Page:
In one form, this results in the subject authoring text that means everything to the writer, but very little to the observer, as has been found in many of the letters and cards mailed by the Zodiac Killer over a five year period, between 1969 and 1974. Mirrored writing can also result from brain injury, a trait not uncommon to certain forms of dyslexia. Communication can also be expressed as rebus, where pictures or images are substituted as a representation for words, as seen in some of the works of Lewis Carroll. Bi-polar disorder is significantly more prevalent in writers than non-writers, whose compunction to put pen to paper can be increased during manic periods of the illness - and this can often manifest itself as illegible nonsense to the routine observer.
Donald Lee Bujok, promulgated as a prime suspect for the Zodiac murders by Kevin Robert Brooks, suffered from bi-polar disorder. This will be discussed in his upcoming book 'Zodiac The Montana Connection'. Donald Lee Bujok contributed many articles to the Billings Gazette over several years - and if indeed he was the killer in the Bay Area - the Zodiac letters, cards and ciphers would have been further testimony to his insatiable desire for literary expressionism. To view a 15 minute video detailing the formative years of Donald Lee Bujok and more, visit here,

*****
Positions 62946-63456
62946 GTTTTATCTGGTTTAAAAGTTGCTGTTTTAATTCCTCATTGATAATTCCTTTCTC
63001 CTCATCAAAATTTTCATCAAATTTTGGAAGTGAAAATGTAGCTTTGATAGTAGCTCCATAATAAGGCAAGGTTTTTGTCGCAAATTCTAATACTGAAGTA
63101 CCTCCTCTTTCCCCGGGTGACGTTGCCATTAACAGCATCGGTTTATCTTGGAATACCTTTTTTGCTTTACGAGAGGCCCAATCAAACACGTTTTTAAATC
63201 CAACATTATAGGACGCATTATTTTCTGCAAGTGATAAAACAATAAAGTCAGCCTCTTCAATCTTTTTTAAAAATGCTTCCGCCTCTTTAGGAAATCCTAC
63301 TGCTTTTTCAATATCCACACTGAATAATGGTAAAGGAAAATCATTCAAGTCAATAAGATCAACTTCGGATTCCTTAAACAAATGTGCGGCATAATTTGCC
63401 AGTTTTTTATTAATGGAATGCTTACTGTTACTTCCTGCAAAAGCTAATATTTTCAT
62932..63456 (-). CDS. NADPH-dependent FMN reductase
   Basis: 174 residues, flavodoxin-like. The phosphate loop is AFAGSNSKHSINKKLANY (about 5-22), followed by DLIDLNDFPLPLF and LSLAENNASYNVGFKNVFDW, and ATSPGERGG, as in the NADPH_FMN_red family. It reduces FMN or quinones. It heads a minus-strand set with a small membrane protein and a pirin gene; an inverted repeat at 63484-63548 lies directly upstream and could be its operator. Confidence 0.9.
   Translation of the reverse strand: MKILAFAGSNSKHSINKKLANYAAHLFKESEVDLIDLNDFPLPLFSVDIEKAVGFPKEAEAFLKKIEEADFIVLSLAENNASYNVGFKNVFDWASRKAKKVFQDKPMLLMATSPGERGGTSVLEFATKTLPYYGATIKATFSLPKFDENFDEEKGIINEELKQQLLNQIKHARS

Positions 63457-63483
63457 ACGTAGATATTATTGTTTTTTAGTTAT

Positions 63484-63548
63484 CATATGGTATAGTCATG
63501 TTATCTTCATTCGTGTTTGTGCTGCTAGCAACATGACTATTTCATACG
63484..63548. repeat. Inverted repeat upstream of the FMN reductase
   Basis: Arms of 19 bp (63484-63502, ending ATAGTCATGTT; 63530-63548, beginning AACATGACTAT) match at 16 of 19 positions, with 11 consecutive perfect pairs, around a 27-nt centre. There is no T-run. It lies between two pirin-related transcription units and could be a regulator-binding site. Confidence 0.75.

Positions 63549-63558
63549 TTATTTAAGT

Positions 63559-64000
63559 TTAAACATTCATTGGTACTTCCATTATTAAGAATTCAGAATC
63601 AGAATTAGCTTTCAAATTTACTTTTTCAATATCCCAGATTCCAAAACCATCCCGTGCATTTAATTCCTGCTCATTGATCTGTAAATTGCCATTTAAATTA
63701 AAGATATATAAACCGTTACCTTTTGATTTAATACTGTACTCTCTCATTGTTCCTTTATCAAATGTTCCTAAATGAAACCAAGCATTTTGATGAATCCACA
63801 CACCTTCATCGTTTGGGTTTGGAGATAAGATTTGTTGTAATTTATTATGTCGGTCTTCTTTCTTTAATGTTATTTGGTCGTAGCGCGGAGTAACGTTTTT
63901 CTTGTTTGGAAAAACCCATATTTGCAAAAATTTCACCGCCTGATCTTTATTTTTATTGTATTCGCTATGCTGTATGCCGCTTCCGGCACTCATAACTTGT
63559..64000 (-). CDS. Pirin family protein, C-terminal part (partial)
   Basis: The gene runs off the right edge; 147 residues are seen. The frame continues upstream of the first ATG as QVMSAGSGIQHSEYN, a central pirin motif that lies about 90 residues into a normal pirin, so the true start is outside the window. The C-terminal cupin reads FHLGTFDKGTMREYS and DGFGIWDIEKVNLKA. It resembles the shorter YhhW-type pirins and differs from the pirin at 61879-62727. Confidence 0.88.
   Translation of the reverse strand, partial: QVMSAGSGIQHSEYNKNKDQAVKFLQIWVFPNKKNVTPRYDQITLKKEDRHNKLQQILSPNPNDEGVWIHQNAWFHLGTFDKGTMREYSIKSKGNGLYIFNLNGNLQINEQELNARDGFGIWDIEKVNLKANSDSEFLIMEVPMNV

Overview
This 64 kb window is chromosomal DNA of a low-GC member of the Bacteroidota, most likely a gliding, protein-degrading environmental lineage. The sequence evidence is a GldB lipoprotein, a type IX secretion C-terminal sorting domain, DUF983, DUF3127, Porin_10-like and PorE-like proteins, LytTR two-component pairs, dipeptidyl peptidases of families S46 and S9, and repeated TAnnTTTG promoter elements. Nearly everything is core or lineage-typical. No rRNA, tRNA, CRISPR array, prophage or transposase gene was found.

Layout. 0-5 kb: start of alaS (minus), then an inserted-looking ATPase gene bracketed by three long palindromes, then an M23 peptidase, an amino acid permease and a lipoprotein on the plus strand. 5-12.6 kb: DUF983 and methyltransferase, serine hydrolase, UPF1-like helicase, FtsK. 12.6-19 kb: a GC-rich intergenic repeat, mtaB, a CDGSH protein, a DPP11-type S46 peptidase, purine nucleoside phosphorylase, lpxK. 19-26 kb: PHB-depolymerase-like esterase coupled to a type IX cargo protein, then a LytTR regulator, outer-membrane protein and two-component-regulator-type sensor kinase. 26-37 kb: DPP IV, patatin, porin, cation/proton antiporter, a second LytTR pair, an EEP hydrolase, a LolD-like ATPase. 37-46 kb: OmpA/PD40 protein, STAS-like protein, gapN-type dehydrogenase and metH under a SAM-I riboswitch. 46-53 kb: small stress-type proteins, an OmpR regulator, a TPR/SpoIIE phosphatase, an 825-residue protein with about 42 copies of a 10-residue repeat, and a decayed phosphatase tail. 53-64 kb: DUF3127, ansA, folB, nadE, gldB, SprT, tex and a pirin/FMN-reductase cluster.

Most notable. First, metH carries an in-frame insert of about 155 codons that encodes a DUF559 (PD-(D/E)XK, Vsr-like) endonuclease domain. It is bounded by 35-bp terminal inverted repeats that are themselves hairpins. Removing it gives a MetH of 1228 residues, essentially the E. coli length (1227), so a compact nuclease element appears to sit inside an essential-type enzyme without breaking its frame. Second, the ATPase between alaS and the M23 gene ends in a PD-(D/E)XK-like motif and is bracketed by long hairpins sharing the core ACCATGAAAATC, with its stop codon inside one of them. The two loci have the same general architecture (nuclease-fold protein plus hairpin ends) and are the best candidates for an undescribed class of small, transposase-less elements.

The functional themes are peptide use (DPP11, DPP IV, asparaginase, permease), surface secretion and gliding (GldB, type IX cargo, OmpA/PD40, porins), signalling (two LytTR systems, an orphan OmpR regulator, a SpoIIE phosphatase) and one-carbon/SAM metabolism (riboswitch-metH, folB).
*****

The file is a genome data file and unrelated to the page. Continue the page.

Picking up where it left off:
Lawrence Kane received a frontal lobe brain injury, sustained in an automobile accident in 1962. A comprehensive analysis of this subject, along with a detailed description of his medical condition can be better explained by Alex Lewis, at his website
Richard Gaikowski, thrust into the spotlight by Tom Voigt of zodiackiller.com, also suffered from a mental illness and was treated at the Mount Zion Hospital in San Francisco. It is claimed that during this period that all Zodiac communication ceased for approximately three years.
There is, as far as one can ascertain, no evidence to support that any of the high profile suspects in the Zodiac case have ever been afflicted with hypergraphia, even in its milder form. However, the Zodiac Killer's literary contribution to newspapers, such as the San Francisco Chronicle, coupled with his perceived manic ramblings and the paraphrasing of Gilbert and Sullivan's Mikado in the 'Little List' letter mailed on July 26th 1970, may have just been the tip of one giant dripping pen, that we regret he ever had to write.